On 15th May 1718 he took out a patent for the weapon, which was fired by flintlock. It was mounted on a tripod (making it portable), and could have various six-chambered breeches attached so that it could fire round bullets at Christian targets, and – for some reason – square bullets at Turks. The firer rotated a the breech with a handle, very much like the later Gatling Gun.
Like so many inventions that arrived before their time, Puckle’s Defence Gun was lampooned and failed to attract investment, even though it was successfully demonstrated. According to the London Journal of 31st March 1722, ‘one man discharged it 63 times in seven minutes’ in the pouring rain. The second duke of Montagu took two of the machine-guns to St. Lucia during his failed attempt to take control of the island.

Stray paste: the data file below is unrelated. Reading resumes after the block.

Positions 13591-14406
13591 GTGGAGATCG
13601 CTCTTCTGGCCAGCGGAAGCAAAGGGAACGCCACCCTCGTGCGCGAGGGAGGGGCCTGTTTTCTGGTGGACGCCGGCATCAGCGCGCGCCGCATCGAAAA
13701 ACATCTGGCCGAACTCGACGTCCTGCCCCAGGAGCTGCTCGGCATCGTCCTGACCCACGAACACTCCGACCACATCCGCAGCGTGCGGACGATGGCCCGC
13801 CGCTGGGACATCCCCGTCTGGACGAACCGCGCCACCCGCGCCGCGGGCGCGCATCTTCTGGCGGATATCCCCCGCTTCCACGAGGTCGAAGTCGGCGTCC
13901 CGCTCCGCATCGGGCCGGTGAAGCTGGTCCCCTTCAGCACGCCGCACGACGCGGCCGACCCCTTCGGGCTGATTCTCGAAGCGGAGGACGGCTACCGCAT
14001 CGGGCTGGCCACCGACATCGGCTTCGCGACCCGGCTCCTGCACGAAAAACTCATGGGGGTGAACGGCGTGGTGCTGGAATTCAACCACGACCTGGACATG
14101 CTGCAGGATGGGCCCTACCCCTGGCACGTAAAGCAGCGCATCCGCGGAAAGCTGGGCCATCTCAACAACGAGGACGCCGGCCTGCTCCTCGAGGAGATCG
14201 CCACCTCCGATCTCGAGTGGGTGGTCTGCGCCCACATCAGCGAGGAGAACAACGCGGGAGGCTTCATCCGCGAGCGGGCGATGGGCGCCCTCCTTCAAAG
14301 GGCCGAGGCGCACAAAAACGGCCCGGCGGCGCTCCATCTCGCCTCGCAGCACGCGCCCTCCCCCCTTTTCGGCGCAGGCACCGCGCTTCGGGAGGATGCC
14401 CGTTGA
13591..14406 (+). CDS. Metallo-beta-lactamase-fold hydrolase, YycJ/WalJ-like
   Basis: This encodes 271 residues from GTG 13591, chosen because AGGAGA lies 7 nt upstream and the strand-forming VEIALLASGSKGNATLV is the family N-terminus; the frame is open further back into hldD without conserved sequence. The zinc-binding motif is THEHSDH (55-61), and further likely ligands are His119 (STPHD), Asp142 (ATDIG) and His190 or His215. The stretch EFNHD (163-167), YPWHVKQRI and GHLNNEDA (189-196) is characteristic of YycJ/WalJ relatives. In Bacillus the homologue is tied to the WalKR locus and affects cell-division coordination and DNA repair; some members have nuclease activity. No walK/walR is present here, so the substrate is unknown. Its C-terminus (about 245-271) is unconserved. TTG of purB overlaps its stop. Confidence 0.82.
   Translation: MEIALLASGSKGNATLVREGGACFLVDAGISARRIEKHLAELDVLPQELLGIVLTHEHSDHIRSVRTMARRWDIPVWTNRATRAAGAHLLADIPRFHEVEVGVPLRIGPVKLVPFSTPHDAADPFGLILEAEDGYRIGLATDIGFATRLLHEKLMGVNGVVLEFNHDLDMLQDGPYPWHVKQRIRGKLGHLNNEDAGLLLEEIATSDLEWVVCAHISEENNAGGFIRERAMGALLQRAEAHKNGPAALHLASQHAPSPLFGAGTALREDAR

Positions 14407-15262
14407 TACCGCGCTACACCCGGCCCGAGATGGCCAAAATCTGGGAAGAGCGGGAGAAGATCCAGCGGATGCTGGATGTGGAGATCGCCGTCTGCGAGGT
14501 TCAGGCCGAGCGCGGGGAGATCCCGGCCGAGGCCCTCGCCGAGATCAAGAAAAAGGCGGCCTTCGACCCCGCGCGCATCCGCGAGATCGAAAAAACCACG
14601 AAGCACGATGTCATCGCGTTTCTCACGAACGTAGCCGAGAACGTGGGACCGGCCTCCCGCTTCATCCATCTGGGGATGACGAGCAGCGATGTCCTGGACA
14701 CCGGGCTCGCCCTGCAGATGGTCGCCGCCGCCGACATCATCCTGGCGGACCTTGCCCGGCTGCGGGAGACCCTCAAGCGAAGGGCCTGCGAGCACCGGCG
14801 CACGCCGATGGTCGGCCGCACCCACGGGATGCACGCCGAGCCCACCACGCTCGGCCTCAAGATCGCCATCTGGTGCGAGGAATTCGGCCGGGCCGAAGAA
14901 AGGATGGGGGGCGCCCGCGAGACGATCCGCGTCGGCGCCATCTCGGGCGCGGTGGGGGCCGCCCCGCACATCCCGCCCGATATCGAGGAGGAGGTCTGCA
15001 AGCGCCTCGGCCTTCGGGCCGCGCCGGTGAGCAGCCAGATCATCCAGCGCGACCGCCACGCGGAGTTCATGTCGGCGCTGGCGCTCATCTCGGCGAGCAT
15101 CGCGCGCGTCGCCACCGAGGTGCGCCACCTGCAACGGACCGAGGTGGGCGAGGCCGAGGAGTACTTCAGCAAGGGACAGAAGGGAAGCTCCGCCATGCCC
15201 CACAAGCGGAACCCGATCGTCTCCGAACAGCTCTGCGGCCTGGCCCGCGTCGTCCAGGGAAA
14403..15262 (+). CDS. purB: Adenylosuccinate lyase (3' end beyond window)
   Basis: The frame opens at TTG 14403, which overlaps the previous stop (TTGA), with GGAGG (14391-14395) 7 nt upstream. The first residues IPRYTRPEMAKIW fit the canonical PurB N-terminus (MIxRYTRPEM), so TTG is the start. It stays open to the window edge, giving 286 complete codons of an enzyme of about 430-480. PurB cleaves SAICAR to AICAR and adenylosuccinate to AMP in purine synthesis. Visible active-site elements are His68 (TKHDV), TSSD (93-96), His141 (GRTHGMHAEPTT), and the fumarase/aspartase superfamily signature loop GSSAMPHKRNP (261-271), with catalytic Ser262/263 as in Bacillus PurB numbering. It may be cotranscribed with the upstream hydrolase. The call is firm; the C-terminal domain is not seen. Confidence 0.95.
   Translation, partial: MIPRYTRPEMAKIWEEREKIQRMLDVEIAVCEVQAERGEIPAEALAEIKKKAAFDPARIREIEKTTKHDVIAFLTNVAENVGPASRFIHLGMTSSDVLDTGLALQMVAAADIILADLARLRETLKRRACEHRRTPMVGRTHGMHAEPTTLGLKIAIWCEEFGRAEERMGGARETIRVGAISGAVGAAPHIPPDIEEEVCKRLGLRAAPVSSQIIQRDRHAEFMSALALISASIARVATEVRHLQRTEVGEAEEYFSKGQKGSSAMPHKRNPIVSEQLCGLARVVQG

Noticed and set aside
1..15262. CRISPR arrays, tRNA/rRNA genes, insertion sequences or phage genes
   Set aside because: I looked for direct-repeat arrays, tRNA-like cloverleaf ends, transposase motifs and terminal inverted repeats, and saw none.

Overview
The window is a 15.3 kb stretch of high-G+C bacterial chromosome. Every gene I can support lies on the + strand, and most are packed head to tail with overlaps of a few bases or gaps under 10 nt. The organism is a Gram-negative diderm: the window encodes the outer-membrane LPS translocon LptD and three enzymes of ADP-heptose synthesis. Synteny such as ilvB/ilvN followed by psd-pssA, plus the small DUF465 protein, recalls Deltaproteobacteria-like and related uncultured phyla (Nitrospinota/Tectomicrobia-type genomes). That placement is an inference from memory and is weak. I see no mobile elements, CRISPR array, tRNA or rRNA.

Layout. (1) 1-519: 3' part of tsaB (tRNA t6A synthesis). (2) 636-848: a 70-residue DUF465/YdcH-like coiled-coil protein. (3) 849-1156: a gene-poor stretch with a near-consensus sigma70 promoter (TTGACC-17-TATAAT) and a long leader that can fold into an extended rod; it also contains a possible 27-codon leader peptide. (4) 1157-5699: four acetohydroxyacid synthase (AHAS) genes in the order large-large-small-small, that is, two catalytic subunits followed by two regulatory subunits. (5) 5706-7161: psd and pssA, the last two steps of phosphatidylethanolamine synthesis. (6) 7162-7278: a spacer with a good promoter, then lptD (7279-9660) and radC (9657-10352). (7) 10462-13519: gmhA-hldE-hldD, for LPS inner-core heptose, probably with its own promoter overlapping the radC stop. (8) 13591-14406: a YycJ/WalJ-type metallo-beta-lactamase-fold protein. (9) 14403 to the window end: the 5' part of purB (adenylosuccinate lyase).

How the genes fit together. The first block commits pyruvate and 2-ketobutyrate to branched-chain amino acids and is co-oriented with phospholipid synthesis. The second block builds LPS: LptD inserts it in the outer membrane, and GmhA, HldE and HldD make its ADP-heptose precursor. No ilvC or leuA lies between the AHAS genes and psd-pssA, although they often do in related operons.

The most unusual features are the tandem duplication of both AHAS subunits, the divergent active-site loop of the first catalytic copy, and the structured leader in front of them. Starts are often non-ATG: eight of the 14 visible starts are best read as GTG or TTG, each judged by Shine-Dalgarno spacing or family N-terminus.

If you wish to learn more about the Defender Gun, the Wedmore family history web site has a page with details of the patent , and the Royal Armouries museum in Leeds has an example of the machine-gun in its collection.